THE Philippines’s nickel supply in the next few years will depend on mining policies implemented in the country, the World Bank said.
In its latest Commodity Markets Outlook, the World Bank said the suspension of operations of several mining firms by the Department of Environment and Natural Resources (DENR) has already resulted in economic losses for the country. Nickel prices, the World Bank added, surged 16 percent due to strong stainless-steel demand, which the Philippines missed out on due to the suspensions.
“The nickel market had already moved into deficit with falling production output in the Philippines due to depletion, and declining NPI [nickel pig iron] production in China,” the World Bank said. The suspension of mining permits has effectively suspended 55 percent of the country’s nickel production, equivalent to over 10 percent of global supply, the bank added.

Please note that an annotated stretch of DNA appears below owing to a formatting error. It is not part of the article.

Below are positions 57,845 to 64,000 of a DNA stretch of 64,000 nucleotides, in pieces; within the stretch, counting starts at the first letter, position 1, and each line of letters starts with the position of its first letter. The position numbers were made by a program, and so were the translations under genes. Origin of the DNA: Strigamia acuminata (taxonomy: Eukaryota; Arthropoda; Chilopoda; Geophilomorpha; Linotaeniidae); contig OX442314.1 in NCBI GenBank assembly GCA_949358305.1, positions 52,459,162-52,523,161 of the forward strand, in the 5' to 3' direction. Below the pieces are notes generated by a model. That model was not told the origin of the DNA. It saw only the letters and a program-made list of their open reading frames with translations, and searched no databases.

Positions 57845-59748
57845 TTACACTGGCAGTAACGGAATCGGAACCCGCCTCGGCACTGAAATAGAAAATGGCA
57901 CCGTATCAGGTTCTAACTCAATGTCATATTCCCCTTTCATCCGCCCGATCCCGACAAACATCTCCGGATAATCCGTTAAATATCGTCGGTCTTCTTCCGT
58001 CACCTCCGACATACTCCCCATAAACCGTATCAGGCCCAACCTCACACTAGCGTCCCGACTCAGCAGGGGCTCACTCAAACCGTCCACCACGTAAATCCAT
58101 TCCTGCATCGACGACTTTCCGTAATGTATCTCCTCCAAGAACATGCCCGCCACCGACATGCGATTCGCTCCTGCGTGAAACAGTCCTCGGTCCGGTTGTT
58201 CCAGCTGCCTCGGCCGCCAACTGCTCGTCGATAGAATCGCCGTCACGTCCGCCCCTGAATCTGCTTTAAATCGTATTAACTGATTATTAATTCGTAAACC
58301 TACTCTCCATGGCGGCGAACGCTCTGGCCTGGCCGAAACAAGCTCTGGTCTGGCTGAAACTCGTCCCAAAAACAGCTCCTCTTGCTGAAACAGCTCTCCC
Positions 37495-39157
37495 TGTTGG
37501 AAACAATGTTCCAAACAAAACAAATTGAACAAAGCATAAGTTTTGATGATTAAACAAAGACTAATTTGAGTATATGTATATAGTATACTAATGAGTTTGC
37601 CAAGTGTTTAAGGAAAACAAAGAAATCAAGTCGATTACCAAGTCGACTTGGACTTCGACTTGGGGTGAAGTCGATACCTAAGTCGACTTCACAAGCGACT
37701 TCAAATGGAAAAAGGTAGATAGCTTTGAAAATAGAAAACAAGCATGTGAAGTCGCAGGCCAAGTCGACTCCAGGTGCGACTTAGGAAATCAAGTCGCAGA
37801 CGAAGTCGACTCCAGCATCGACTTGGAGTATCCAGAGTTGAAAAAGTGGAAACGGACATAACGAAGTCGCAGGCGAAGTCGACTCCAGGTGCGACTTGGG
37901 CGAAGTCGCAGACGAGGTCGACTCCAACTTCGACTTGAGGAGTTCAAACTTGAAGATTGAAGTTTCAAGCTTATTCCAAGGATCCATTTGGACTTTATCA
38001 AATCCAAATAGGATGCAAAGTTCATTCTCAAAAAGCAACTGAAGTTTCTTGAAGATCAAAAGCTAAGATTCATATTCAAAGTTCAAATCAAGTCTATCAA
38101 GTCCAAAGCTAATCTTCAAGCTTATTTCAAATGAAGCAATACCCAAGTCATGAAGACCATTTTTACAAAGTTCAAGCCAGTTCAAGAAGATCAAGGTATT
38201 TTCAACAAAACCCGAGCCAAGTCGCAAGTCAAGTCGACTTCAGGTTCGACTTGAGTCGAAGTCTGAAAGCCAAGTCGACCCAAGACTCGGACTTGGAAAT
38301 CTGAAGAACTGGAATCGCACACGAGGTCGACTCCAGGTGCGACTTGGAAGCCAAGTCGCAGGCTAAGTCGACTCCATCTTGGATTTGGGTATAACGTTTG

The Washington-based lender said the Philippines’s nickel production is exported to China for its NPI production.
Apart from the country’s mining policies, the World Bank said Indonesia’s plan to revisit its January 2014 ore-export ban will also be a factor in increasing production. The World Bank said the ban in Indonesia was designed to encourage value-added domestic processing in the country.
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